Market Morsel: Resilient fibres
Apparel fibre prices have proved resilient in the face of various recent shocks, with the exception of crossbred wool which has not recovered from the initial COVID shock of mid-2020. Cotton in particular has enjoyed a stellar run. So the apparel fibre price backdrop continues to be a positive one for merino wool. Unfortunately apparel fibre prices do not provide a forward view on merino prices, as they tend to move coincidentally.
For crossbred wool the best that can be said at present is that the supply chain is absorbing increased supplies, at a price. The sales volume of crossbred wool was up by the order of 30% in March, year on year. This is a hefty increase when there is no lack of supply of crossbred wool (albeit of varying quality but then so is the Australian crossbred clip) around the world. Vegetable matter (VM) continues to be an issue especially for 19 micron and finer wool reflecting that a lot of this wool comes from regions which have higher VM in the wool. It is a constraint on exporters building consignments with an average VM of 1%.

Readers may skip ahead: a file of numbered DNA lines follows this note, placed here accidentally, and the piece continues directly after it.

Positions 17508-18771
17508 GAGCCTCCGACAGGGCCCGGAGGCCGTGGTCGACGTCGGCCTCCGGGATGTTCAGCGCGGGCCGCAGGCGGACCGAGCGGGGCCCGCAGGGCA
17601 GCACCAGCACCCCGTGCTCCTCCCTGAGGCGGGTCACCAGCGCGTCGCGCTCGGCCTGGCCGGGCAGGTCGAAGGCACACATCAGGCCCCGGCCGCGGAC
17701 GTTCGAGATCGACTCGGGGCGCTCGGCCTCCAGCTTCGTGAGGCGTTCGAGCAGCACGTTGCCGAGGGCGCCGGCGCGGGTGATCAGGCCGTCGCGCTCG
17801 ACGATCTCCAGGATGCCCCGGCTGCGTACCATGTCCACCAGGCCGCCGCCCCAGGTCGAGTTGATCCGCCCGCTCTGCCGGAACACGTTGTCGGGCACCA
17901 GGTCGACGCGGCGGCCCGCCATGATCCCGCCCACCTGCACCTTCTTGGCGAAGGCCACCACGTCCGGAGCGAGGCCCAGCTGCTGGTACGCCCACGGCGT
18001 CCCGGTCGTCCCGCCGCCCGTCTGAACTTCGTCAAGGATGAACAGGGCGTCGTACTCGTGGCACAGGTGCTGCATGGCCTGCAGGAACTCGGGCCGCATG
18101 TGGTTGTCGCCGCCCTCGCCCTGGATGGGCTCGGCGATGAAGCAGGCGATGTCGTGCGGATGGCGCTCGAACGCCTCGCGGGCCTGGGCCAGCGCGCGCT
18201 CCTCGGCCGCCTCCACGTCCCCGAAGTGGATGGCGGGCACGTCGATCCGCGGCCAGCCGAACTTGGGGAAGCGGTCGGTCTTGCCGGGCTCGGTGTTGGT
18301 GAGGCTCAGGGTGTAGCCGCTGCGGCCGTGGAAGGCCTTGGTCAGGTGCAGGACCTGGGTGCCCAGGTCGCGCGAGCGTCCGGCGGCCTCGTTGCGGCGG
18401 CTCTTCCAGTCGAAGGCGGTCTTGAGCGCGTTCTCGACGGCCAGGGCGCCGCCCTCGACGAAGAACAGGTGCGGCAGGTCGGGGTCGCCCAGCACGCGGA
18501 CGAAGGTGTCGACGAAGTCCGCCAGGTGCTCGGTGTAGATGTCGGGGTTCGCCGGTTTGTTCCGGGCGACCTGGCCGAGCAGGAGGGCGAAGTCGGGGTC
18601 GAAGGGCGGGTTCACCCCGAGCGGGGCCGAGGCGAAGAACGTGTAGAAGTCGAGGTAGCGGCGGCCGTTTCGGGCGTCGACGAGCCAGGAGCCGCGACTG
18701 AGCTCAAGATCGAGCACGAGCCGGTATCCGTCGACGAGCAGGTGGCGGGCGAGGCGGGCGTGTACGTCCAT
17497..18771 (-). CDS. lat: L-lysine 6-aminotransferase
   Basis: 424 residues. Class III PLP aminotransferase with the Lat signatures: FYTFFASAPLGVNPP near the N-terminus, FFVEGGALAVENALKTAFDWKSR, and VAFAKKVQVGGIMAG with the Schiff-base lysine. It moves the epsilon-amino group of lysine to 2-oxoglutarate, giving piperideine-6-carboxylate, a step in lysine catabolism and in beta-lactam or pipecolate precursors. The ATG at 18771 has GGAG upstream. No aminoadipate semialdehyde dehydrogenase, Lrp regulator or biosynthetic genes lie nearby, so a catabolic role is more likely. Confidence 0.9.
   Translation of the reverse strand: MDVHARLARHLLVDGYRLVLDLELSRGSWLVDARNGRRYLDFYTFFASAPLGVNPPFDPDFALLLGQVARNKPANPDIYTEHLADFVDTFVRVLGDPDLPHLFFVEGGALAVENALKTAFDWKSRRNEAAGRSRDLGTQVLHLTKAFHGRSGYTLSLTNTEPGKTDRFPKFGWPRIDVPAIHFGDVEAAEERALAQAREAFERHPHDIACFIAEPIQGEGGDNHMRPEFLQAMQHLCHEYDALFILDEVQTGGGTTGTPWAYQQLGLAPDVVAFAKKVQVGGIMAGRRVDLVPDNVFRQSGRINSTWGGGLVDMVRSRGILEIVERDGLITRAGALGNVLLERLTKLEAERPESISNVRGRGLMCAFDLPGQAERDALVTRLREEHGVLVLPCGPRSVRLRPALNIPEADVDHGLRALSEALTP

RWS premiums were more selectively applied this week, with some resistance reported from exporters. It seems some exporters are sitting on RWS stock and might be having trouble selling it with full premiums. While the 17 MPG looks to be trending lower from February highs, in US dollar terms and from a European perspective prices have been relatively stable during the past six weeks.
The merino greasy wool market continues to trend sideways, with little change except that induced by changes in the exchange rate. The weekly offering should pull back after Easter, which is a normal seasonal pattern. This will be required as the supply chain will go into its quiet period in the middle of the calendar year (the northern hemisphere summer). Further substantial upside in prices from current levels appears unlikely for the merino market in 2022 in a world working its way through a number of economic shocks.
In eastern Australia AWTA 21 micron volumes were down 24.5% in March (down 23.5% for the three months to March) which is a big fall. The overall Australian supply of 21 micron wool has been bolstered by big increases in Western Australia but the influence of the western clip will ease in the coming months along seasonal lines, so the national supply of 21 micron wool is likely to fall year on year. This will help firm the 21 MPG in relation to the finer micron categories.
Auction data shows that sales of crossbred wool were up by 30% in March, compared to March 2021. AWTA volume data for March shows a continued rise in crossbred wool supply both in the east and in Western Australia (off a much smaller base). The market is absorbing this increased supply at rock bottom prices.